West and East Village, Chelsea, Soho, Noho, Little Italy, Chinatown and Lower East Side, Since 1933
Volume 77, Number 4 | June 27 - July 3, 2007

Hoylman plans to retool committees, continue reform

By Lincoln Anderson

Four years ago, Brad Hoylman ran for chairperson of Community Board 2 and lost in a close election to Jim Smith. Board members who voted against Hoylman — who was then 37 and had only been on the community board four years — advised that he could use a bit more “seasoning.”

Smith won re-election the next year, then — following the tradition at C.B. 2 — stepped down. Hoylman again considered a bid for chairperson, but the board had become deeply factionalized between pro-nightlife business-owning members and anti-bar residents from Soho and Hudson Square. Not wanting to get sucked into a potentially divisive election fight, Hoylman opted out, saying, “There’s always next year or two years from now.”

Two years later, Maria Passannante Derr is now stepping down after her term as C.B. 2 chairperson.

Now, as they say in the N.B.A., it’s finally “Hoylman’s time.”

Over the years, Hoylman has shown skill as a consensus builder and for not making enemies, unlike some other board members. As a result, the stars were finally aligned for Hoylman, who ran unopposed for election last Thursday night.

A former Rhodes scholar from West Virginia, Hoylman, who is openly gay, has lived in the Village 15 years, and currently resides in the central Village. He is general counsel for the Partnership for New York City, a nonprofit organization composed of 200 CEOs from the city’s top business firms that seeks to enhance the city’s economy.

Hoylman has long been considered a rising political figure, and becoming C.B. 2 chairperson is seen as an important step for his political future.

He ran in a crowded field for City Council in Lower Manhattan’s District 1 in 2001, finishing second to Alan Gerson. A past president of Gay and Lesbian Independent Democrats political club, for the past year Hoylman has been the Village’s male Democratic district leader — the party’s lowest elected office, an unsalaried position.

It’s speculated that Hoylman will try to succeed Council Speaker Christine Quinn in Council District 3, covering the Village and Chelsea/Clinton, when term limits force her out of office at the end of 2009.

However, after at last becoming C.B. 2’s chairperson last week, he said he’s not looking that far ahead.

“I’m really focused on the community board right now — one job at a time,” Hoylman said firmly. His term starts July 1.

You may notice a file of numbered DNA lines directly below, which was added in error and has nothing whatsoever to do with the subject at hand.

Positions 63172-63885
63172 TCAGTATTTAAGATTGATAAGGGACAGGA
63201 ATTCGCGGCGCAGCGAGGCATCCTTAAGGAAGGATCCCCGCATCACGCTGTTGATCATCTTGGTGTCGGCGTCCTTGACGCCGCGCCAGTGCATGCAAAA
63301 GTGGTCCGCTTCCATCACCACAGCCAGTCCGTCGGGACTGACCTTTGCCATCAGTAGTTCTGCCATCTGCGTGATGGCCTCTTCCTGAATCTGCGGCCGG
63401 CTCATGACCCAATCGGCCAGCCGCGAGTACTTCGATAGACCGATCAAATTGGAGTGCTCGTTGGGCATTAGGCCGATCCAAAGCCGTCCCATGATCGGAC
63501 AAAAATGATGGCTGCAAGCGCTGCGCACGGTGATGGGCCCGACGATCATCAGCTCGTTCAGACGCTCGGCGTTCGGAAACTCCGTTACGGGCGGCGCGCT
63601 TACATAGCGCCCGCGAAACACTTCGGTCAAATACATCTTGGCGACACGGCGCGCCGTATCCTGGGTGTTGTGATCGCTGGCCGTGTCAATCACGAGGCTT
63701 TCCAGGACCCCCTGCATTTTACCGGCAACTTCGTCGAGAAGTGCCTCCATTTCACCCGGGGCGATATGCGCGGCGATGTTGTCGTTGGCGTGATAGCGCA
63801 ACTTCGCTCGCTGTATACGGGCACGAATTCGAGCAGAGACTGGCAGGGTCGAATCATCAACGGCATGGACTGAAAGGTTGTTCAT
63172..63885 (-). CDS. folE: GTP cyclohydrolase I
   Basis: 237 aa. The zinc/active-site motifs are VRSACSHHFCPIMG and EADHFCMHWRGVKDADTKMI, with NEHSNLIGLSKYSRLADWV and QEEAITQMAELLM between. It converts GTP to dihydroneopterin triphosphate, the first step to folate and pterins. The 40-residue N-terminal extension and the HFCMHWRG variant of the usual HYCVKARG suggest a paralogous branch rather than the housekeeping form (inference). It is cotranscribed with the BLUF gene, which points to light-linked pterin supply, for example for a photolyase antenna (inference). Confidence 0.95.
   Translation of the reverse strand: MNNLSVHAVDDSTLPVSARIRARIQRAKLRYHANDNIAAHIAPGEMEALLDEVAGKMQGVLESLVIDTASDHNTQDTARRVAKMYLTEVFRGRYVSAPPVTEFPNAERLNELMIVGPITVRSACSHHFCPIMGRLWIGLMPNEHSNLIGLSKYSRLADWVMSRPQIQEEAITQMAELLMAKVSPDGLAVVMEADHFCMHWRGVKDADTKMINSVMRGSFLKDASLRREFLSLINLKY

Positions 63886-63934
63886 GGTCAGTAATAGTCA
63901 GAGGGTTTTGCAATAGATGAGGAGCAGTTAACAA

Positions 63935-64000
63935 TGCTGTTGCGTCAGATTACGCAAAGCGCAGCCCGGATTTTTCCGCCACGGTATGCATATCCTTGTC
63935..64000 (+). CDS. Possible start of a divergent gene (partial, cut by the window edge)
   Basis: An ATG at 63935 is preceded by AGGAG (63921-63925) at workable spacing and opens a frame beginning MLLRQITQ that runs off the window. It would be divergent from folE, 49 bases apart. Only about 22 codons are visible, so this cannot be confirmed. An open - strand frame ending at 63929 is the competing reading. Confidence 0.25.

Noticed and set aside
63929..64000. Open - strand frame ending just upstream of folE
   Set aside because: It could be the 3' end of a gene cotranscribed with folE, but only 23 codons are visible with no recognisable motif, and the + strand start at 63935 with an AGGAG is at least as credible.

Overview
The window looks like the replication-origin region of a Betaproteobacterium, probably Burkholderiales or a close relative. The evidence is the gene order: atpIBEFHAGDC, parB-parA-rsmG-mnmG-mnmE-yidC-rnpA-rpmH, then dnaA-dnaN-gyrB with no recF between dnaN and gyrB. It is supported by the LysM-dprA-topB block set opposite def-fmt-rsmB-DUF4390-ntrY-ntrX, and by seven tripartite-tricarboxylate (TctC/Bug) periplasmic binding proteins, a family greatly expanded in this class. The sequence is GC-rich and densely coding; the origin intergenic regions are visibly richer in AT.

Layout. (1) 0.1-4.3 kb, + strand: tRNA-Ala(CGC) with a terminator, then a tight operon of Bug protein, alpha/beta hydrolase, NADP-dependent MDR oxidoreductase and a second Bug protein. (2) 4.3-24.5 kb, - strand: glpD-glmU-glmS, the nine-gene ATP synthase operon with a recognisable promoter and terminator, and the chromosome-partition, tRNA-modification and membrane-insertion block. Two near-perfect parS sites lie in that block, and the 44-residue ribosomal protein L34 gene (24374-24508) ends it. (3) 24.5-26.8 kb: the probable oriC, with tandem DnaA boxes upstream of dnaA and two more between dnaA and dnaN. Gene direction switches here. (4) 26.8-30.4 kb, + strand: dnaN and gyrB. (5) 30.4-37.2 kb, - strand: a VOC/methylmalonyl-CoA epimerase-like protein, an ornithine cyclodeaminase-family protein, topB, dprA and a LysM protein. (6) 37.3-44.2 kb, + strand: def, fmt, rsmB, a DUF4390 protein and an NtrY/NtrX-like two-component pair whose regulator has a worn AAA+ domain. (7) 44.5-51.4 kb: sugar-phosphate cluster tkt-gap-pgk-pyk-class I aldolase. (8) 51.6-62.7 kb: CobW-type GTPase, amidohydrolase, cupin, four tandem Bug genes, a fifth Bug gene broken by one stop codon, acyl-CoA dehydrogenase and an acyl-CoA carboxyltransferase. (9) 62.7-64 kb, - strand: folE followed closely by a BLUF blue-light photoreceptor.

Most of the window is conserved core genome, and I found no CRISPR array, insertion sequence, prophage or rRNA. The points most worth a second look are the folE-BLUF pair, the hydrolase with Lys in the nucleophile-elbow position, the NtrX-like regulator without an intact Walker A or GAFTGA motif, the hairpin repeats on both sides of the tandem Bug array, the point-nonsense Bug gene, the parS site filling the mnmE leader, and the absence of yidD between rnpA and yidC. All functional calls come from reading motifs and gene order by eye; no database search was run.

A group of 50 volunteers appointed by the borough president — with half the appointments based upon local city councilmembers’ recommendations — the board issues advisory, but influential, opinions on issues from land use and community planning to sidewalk cafe permits and bar liquor licenses. One of New York City’s 59 community boards, C.B. 2 covers Greenwich Village, Soho, Noho, Hudson Square, Little Italy and part of Chinatown.

C.B. 2 is facing some major development issues, the biggest of which, in Hoylman’s view, is the St. Vincent’s Hospital plan. Hoylman attended the recent Greenwich Village Block Associations forum at which the hospital absorbed some surprisingly harsh attacks from neighbors; some even suggested St. Vincent’s should move out of the Village, rather than build a new tower on its O’Toole Building site and sell the rest of its hospital campus for residential development.

“I think people need to take a deep breath — and continue to express their concerns,” Hoylman said. “Some very dramatic outcomes have been expressed — but no plans have been presented. Some neighbors are very fearful of the worst-case scenario.”

Yet, Hoylman said, the opinions expressed at the forum might not reflect “broader public opinion as a whole.”

“I think they expressed their concerns appropriately. And when you begin negotiation, that’s where you come from generally,” he said of the strident tones. At the forum, Hoylman advised St. Vincent’s officials that the hospital should do more to make its case.

“St. Vincent’s needs to educate the community as to its importance as a medical institution — to dispel the argument that it could just move away and there would be no impact on the health of the city,” Hoylman said. “Certainly, a needs assessment might show it. I personally do feel it is important,” he added of the Greenwich Village hospital. “It is an overstatement and an exaggeration that the hospital could move away uptown and nothing would change in the Village in terms of health needs.”